Staudinger's primary complaint is that the FDIC did not call any employee of PSB to verify the documents. The business records exception to the hearsay rule permits admission of a business record as evidence of the truth of the matter stated if it was made at or about the time of the event by a person with knowledge and was made and kept in the course of a regularly conducted business activity. Fed.R.Evid. 803(6). Contrary to Staudinger's assertion, there is no requirement that the party offering a business record produce the author of the item. p 803(6) Weinstein's Evidence at 803-179 to -181 (1985). Furthermore, " [a] foundation for admissibility may at times be predicated on judicial notice of the nature of the business and the nature of the records as observed by the court, particularly in the case of bank and similar statements." Id. at p. 803-178. In this case, the records admitted were the type of records maintained by banks in the ordinary course of business. In addition, the PSB custodian testified that the records were of a type normally maintained in the ordinary course of the bank's business and that the records would be made in close proximity to the time of their origin. Furthermore, Staudinger himself authenticated several of the documents. Finally, Staudinger's arguments concerning the accuracy of the records goes to their weight, not to their admissibility. Burgess v. Premier Corp., 727 F.2d 826 (9th Cir. 1984). This court cannot say that the trial court abused its discretion in admitting the records. United States v. Cooper, 733 F.2d 1360 (10th Cir. 1984).

Next, Staudinger contends that the trial court erred in directing a verdict in favor of the FDIC and in denying Staudinger's motion for a directed verdict. In deciding whether to grant a directed verdict, the trial court must view the evidence most favorably to the party against whom the motion is made, and must give the party resisting the directed verdict the benefit of all reasonable inferences. Yazzie v. Sullivent, 561 F.2d 183, 188 (10th Cir. 1977). " [A] directed verdict for the party having the burden of proof may be granted only where he has established his case by evidence that the jury would not be at liberty to disbelieve." Hurd v. American Hoist & Derrick Co., 734 F.2d 495, 499 (10th Cir. 1984).

The trial court granted the FDIC's motion for a directed verdict on the theory of ratification. Ratification is the acceptance of the result of an act, with an intent to ratify, and with full knowledge of all material circumstances. Burke Aviation Corp. v. Alton Jennings Co., 377 P.2d 578 (Okla.1962). Staudinger suggests that since he never signed the note and because he testified that he never intended to ratify the note, a directed verdict was improper. Under Oklahoma law, a party may be liable on a debt even though he did not sign a promissory note. Okla.Stat.Ann. tit. 12A, Sec. 3-401 (1981).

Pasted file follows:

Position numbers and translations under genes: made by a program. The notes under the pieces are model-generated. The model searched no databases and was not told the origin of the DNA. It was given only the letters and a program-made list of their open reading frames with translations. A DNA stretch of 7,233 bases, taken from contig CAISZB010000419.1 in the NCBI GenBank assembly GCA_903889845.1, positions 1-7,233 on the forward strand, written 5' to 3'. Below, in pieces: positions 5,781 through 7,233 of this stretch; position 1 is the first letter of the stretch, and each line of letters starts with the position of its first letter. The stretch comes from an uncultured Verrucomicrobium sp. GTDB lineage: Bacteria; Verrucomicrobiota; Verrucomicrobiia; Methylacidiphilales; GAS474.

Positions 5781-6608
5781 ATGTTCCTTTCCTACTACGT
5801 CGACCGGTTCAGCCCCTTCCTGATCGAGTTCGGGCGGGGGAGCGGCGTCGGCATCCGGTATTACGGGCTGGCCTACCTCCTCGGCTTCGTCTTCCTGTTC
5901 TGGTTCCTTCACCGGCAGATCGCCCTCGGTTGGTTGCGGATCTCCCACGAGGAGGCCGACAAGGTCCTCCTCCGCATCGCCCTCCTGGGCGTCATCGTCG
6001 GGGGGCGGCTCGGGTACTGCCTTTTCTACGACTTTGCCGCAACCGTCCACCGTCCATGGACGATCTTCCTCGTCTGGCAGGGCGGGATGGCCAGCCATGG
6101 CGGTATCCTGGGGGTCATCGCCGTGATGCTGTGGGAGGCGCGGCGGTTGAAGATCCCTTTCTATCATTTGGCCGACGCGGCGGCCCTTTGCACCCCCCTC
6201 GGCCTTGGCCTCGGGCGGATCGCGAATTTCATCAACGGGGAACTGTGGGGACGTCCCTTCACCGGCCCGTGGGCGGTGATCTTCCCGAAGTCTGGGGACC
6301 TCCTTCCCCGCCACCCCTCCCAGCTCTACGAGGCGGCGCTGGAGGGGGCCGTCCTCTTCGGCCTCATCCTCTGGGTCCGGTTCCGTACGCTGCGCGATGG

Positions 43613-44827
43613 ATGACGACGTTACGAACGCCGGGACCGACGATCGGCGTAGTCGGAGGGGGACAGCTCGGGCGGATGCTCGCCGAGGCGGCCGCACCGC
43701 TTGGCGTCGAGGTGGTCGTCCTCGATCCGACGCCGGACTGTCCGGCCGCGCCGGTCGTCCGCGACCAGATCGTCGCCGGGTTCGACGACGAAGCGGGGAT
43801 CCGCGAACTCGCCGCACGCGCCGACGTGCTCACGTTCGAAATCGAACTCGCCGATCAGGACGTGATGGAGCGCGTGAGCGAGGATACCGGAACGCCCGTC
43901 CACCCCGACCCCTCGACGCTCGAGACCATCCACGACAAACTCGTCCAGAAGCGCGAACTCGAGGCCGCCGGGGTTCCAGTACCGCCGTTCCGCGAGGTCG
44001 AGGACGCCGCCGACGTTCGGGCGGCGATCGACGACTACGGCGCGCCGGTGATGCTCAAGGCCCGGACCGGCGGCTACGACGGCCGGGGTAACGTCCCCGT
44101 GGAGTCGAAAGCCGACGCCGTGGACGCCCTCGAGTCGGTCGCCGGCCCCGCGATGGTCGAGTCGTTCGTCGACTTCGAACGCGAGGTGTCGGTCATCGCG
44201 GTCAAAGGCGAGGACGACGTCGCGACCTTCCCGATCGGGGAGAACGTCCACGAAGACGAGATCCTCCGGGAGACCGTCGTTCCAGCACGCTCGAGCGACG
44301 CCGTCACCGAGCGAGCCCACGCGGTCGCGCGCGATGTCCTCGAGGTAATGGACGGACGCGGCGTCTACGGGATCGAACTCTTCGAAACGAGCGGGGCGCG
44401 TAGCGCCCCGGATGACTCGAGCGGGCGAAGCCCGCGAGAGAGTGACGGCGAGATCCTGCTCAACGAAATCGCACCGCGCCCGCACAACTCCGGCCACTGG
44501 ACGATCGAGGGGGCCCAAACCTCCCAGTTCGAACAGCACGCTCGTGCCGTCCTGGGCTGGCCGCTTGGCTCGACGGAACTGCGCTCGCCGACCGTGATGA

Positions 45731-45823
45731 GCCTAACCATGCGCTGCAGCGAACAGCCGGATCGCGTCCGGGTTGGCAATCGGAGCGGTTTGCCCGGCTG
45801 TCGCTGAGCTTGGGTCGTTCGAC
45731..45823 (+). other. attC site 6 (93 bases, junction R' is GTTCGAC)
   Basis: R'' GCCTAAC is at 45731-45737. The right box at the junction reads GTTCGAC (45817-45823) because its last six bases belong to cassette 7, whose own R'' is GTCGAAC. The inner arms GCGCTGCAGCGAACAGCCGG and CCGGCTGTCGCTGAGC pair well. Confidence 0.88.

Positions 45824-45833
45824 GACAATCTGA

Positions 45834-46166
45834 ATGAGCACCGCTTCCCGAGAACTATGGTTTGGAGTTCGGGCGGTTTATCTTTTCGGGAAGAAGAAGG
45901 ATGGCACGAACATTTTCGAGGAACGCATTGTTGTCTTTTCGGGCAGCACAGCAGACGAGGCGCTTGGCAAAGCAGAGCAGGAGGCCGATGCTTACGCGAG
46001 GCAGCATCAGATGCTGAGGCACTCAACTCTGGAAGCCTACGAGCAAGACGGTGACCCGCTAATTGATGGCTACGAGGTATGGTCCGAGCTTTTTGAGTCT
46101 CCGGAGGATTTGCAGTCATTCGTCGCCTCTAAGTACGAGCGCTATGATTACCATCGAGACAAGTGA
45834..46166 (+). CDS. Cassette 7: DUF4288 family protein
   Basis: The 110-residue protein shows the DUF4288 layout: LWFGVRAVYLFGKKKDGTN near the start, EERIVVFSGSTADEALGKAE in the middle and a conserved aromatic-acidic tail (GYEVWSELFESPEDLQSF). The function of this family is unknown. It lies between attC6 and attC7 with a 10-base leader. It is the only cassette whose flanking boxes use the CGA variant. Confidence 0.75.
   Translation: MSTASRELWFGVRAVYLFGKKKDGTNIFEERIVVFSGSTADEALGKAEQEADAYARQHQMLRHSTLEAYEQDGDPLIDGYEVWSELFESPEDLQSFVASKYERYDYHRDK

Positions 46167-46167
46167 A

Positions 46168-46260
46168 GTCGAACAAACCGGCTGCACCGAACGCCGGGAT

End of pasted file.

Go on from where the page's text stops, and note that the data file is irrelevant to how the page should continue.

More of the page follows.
Although Staudinger testified that he did not know what a dummy note was and that he did not intend to ratify the stock purchase, the undisputed facts establish that on four separate occasions Staudinger evidenced his ratification of the promissory note. By letter of November 24, 1981, Staudinger acknowledged the purchase of 60,000 shares of stock. In January of 1982, Staudinger responded to a PSB audit confirmation request by making certain changes on the audit request to indicate that he had purchased 60,000 shares. On April 14, 1982, Staudinger wrote Clifford a letter which confirmed his stock purchase. Staudinger contends that no ratification could have occurred because the amount of the promissory note was in dispute. The FDIC is correct in its response that Staudinger's letter of April 14, 1982, indicated that Staudinger had admitted his obligation on the debt and that the only question was between Clifford and Staudinger with respect to the accrual of interest. Finally, on August 3, 1982, in a letter to the FDIC, Staudinger acknowledged his obligation on the note. At the time Staudinger made payments on the note, he had full knowledge of its terms. Furthermore, Staudinger only repudiated his obligation on the note after the bankruptcy of CRI. Although Staudinger has raised a flurry of alleged factual questions regarding the terms of the note, the clear import of the above circumstances overwhelmingly establishes that Staudinger ratified the note. This Court finds Staudinger's remaining arguments concerning mistake and fraud to be without merit. Therefore, the Court holds that the trial court properly granted the FDIC's motion for a directed verdict and denied Staudinger's motion for a directed verdict.

As a final ground of error, Staudinger asserts that the trial court erred in denying him leave to amend to assert a counterclaim. Staudinger's proposed counterclaim sought restitution of the payment Staudinger made to PSB in April of 1982. Staudinger claimed he had made the payment by mistake. The court denied leave to amend since Staudinger had not shown why he failed to file it earlier and because the FDIC would have been prejudiced by the addition of a counterclaim a year after the original answer. Staudinger states that he omitted the counterclaim from his initial answer through inadvertence.

Rule 13(f) of the Federal Rules of Civil Procedure affords the trial court discretion in determining whether leave to amend should be granted. In this case, Staudinger failed to raise the counterclaim in his answer, at the first pretrial conference, in his answer to the amended complaint or in the second pretrial memorandum. Staudinger's first assertion of the counterclaim came sixteen months after he was made aware of the facts underlying the counterclaim. Under these circumstances, the court did not abuse its discretion in denying leave to amend. See Imperial Enterprises, Inc. v. Fireman's Fund Insurance Co., 535 F.2d 287 (5th Cir. 1976) (denial of leave to amend one year after the answer proper).

No reversible error has been demonstrated. Accordingly, the decision of the trial court is AFFIRMED.


Honorable Frank G. Theis, United States District Judge for the District of Kansas, sitting by designation